A Gust for Paradise: Milton's Eden and the Visual Arts
University of Illinois Press, 1993 - 305 pages
This beautifully illustrated multidisciplinary study addresses interpretations of the Genesis creation story in Paradise Lost and other seventeenth-century English poems and in the visual arts from the Middle Ages through the Reformation. It considers poems, visual images, and music concerned with divine and human creativity and interprets these works as salutary examples for the creation of the arts and the preservation of the earth.
The central topic is the "daily work of body or mind" of Adam and Eve in Paradise Lost as primal artists and caretakers of nature before the Fall, developing the arts of language, music, liturgy, and government, discovering the rudiments of a technology harmless to the biosphere, and dressing and keeping a garden that is an epitome of the whole earth. These unfallen arts promote awareness of the complex harmonies of creation and potentially of civilization: an awareness that is not only linear or binary but radiant and multiple; not only monodic but also choral.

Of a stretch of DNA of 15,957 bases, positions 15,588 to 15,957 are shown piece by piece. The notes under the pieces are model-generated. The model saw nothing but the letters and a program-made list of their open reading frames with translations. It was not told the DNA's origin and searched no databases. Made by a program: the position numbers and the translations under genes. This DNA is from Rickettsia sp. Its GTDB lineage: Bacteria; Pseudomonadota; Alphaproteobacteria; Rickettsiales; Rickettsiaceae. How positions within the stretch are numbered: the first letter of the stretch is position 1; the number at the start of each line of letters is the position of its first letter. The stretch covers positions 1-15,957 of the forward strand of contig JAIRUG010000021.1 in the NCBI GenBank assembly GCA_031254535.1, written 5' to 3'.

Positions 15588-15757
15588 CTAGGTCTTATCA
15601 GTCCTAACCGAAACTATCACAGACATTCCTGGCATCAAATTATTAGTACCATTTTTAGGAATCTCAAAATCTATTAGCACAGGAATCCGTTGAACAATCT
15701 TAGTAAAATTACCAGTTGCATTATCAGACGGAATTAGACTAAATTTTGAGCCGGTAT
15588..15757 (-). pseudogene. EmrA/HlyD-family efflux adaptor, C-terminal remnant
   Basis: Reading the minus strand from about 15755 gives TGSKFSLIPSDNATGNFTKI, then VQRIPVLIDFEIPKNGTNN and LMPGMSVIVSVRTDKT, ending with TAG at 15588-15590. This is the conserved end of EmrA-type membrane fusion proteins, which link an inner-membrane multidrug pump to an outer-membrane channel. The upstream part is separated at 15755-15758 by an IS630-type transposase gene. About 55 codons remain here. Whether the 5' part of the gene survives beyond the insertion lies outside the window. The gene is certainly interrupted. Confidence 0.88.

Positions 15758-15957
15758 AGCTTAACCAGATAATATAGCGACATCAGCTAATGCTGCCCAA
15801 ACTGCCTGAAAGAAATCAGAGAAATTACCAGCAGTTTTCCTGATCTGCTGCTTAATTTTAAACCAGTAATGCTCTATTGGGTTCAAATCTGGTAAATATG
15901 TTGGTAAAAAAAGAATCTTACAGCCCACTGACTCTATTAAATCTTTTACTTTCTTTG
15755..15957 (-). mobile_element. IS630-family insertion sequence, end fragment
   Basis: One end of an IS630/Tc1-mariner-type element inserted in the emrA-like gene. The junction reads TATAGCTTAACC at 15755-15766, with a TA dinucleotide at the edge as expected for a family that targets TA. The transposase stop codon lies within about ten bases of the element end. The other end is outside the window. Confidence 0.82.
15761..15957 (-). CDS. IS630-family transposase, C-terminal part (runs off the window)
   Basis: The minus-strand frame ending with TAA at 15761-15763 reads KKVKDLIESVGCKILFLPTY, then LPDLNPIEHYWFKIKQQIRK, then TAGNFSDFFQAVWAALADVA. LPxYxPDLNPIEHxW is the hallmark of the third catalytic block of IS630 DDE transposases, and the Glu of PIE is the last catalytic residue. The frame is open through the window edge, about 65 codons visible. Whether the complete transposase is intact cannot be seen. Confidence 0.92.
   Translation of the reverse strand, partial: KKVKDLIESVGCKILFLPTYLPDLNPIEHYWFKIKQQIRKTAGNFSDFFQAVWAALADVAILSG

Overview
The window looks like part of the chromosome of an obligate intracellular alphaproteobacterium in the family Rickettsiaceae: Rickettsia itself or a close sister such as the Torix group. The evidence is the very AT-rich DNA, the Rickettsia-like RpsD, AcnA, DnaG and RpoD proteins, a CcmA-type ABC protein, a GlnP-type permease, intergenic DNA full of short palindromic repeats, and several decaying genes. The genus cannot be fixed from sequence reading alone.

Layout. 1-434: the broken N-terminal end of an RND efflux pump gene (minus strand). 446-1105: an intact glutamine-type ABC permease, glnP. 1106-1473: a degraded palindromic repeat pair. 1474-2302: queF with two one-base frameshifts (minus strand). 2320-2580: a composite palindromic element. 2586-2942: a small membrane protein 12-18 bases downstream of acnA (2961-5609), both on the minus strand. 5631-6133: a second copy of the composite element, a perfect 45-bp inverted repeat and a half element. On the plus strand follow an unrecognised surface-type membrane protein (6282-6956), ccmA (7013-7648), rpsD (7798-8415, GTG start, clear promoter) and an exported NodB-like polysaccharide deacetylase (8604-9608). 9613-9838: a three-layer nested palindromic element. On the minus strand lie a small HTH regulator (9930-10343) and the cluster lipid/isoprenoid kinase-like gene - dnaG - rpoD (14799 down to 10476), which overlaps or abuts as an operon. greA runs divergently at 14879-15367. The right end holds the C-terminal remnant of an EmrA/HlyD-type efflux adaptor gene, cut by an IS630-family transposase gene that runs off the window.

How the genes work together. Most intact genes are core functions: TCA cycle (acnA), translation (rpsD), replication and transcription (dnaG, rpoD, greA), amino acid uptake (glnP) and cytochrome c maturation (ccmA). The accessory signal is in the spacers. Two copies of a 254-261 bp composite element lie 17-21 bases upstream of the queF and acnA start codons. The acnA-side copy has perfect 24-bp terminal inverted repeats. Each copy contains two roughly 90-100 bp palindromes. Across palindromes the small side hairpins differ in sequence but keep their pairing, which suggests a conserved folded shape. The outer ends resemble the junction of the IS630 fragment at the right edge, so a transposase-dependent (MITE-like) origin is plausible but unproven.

McColley argues that northern European visual artists and seventeenth-century English poets reimagined Eden in order to re-Edenize the imagination as a source of ethical and ecological healing. The best-known depictions of Adam and Eve in the visual arts, which focus on the drama of the all, depart from a widespread but undervalued tradition that more celebratory and regenerative and less susceptible to misogynous interpretation. This tradition includes the neglected topos of original righteousness and contributes to what we would now call ecological awareness. Poets allied to this view foster Edenic consciousness by creating a Paradisal language that weaves form, sound, image, metaphor, concept, and experience as closely as nature weaves life, and so exercises our sense of connections.
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